Art Tutorials

Art Tutorial – Week 9

Art Tutorial – Week 9

Meet art educator Chad Hitchcock, better known as “Mr. H.,” a long-standing faculty member of the Brevard Public Schools System and an outstanding instructor in multiple summer art camp programs for the last nine years! This summer, he will be leading teens in our Art Inspirations 2020 Virtual Art Camp, as we explore the massive influence that the world around us plays in the creation of artworks. In this video, you will see him work on an “Earth selfie”- a watercolor self-portrait in which he explores the human connection to the planet.

Art Tutorial – Week 8

Art Tutorial – Week 8

Professional potter and Museum Art School instructor, Kent Johnson, gives us a simple tutorial to work on the most fundamental ceramic object: a pinch pot.

Art Tutorial – Week 7

Art Tutorial – Week 7

Pigment to water ratio in watercolor painting. Master watercolor artist and Museum Art School instructor, Joel Johnson, shows us some tricks and techniques on how to best control the water to pigment ratio

Art Tutorial – Week 6

Art Tutorial – Week 6

Watch portrait artist and Museum Art School instructor, Judy Burgarella as she works within the Chroma curve to bring life into her canvas.

Art Tutorial – Week 5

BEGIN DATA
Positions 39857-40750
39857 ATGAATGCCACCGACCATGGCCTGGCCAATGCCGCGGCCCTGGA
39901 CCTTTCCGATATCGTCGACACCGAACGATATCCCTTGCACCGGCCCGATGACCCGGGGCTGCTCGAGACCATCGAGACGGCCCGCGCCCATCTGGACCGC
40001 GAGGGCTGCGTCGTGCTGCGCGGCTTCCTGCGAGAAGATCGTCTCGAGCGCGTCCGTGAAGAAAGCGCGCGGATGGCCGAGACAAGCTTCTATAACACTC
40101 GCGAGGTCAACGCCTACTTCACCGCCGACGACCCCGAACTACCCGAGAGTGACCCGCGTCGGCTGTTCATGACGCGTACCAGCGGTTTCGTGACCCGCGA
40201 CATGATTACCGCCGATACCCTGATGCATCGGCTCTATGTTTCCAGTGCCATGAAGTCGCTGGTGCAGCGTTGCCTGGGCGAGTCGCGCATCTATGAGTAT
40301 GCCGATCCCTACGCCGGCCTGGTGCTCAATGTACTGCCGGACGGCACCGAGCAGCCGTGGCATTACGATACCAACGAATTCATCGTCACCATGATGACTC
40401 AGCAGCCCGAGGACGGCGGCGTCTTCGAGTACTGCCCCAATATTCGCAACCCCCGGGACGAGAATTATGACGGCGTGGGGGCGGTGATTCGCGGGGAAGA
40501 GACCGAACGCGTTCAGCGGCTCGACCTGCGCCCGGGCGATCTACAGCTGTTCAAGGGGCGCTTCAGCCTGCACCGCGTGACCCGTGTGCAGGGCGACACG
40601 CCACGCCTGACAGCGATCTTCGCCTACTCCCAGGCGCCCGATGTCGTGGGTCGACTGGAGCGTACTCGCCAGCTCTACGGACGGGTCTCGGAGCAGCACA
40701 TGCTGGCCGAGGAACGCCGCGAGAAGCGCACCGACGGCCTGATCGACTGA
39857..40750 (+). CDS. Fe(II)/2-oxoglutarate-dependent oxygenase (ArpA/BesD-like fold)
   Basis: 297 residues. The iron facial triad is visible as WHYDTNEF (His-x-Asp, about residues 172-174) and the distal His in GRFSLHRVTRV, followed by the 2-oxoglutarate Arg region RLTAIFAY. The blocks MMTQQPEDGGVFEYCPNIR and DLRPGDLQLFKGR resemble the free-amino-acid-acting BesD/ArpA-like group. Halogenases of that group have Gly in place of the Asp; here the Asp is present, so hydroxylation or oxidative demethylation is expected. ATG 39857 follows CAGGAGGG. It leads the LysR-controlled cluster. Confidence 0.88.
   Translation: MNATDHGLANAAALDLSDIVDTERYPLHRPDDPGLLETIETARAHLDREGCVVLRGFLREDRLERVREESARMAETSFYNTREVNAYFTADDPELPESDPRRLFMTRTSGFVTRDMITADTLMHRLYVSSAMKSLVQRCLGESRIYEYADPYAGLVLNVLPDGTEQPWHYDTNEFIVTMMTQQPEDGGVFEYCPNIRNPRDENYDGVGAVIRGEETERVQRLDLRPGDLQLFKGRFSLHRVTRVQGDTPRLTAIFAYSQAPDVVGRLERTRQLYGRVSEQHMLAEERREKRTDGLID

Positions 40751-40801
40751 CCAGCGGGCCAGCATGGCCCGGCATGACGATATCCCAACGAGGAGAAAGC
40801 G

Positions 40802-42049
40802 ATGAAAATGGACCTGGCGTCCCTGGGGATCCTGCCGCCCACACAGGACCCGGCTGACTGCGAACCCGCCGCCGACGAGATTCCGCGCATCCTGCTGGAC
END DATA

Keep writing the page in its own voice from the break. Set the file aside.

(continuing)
Art Tutorial – Week 5

Follow artist and Museum Art School instructor, Dawn Mill in a simple approach to keeping #quarantinelife colorful. 
Using the beneficial practice of journaling, Dawn helps us tune in with the simple beauty that surrounds us through the calming watercolor medium.

Art Tutorial – Week 4

Art Tutorial – Week 4

Let’s go back to the basics!
Inspired by Peter Blume’s Study for ‘South of Scranton,’ artist and A+ Art Manager, Dawn Miller explores the elements of art through the drawing of overlapping figures. All you need are ordinary household objects and a simple coloring medium, like crayons, to follow her lead.

Art Tutorial – Week 3

Art Tutorial – Week 3

VBMA faculty member and art historian Chris Fasolino gives us a brief introduction to Japanese wabi-sabi aesthetics, which find beauty precisely in the temporary and imperfect.